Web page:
In our next map, we decided to delve further into the polemic issue of this reluctance to identify as feminist. Through mapping out the emotions that are involved in this issue, my class mate and I were able to illustrate two clear sides of the controversy, that being “empowerment” and “ignorance”. We discovered that often the reluctance to identify with feminism comes from discomfort, ignorance, misunderstanding, or a fear of offending, while those who embrace feminism generally do so out of passion, empowerment and courage, forging a sense of community and personal identity through the movement. We also explored the idea that often the ignorance and confusion that is tied up with the reluctance to identify as feminist is due to a lack of experience, or a lack of context within the feminism movement. We considered that in mainstream media feminism is often misinterpreted, and as a result of feminism gaining popularity within certain areas of the media in recent years, the feminist message has an increased potential for misunderstanding.


Following on from this, we formed a larger group of six in order to further explore a specific polemic. The polemic chosen ended up being the issue of rape culture, which one of the other pairs had chosen to elaborate on through their previous maps. This exercise gave us an opportunity to widen our scope of interest within the issue of gender equality even further, and bringing five other voices to the issue meant a varied discussion and reflection on how we each experience the issue of gender inequality.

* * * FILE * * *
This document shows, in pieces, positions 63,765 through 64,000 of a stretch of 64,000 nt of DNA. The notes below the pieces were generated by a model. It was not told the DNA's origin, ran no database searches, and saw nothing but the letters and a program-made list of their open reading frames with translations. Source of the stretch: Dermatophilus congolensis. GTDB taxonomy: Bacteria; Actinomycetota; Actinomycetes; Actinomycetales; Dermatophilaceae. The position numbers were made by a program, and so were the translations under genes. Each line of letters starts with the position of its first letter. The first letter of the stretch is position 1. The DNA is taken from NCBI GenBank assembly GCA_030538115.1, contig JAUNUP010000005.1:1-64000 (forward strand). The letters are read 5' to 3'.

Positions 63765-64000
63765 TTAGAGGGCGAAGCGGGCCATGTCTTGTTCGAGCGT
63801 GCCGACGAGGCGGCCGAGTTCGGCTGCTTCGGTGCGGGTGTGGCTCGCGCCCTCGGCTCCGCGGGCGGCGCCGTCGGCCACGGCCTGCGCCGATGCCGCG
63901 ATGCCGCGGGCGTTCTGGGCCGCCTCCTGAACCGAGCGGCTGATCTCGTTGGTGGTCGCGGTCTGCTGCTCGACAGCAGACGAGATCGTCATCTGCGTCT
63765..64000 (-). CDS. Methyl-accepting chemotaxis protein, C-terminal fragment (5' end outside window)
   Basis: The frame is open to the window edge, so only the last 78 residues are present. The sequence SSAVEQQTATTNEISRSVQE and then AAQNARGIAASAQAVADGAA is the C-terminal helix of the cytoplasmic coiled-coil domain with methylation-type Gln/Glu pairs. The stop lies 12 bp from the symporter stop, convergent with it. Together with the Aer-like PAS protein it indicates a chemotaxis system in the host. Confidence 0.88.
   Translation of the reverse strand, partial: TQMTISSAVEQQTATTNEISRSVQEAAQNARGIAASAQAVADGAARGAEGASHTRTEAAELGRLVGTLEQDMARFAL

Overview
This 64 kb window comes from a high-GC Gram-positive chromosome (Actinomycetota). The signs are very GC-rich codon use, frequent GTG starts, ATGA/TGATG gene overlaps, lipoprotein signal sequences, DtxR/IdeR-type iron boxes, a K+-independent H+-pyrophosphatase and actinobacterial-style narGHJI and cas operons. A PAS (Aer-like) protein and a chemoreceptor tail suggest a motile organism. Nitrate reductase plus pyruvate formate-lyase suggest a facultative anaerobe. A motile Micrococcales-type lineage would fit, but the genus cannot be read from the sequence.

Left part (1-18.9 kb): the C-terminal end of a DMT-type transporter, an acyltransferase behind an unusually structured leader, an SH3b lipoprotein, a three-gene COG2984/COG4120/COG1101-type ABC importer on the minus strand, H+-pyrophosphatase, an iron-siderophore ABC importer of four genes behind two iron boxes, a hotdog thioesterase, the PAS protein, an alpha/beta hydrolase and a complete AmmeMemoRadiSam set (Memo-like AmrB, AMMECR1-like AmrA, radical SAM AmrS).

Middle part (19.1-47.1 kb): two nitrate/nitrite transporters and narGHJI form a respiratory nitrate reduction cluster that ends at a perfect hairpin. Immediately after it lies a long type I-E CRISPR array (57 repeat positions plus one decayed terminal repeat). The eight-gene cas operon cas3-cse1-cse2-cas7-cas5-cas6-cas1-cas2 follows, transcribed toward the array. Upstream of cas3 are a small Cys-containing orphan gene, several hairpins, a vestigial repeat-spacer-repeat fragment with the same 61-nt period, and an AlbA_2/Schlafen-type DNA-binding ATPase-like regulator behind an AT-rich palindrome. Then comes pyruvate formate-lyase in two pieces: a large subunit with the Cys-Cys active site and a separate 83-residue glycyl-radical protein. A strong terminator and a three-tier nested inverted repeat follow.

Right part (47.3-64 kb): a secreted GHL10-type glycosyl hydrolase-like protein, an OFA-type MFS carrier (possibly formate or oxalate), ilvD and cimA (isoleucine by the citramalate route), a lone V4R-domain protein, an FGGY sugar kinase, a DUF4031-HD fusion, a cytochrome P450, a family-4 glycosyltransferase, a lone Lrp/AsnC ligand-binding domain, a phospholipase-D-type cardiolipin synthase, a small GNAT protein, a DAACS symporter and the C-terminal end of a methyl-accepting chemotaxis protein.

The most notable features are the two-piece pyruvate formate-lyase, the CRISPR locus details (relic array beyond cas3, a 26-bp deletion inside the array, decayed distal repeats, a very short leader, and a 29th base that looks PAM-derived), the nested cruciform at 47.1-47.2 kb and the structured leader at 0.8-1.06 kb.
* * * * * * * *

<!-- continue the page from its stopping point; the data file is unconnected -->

The task of co-creating these controversy maps was especially informative this week, as working with a partner really allowed for deeper exploration and deeper discussion into the issues we explored. I definitely feel like connections and relationships between key stakeholders were able to be identified and explored through this collaboration in a way which I would not have been able to achieve on my own. Because the issue of gender equality is such a broad one, we each had our own interests, knowledge, and previously gathered research within the issue which we were able to bring to the table. What particularly stood out to me from these mapping exercises was the relationship between the emotions of “empowerment” and “ignorance”, which my class mate and I identified and explored in one of our maps. Through my own previous research, I was introduced to the concept of “choice feminism”, which explores the notion of how our everyday choices as women (and men) have the potential to either empower us or contribute to the cycle of inequality, and I feel that the role that “empowerment” and “ignorance” plays in how people react to feminism really ties into these concepts, and is definitely the direction that I want to continue researching. How feminism is interpreted is so broad, and often misconstrued as a result of many factors; possible actions in creating change could include campaigns that educate, inform, inspire and empower all.

Madeleine Lumley Prince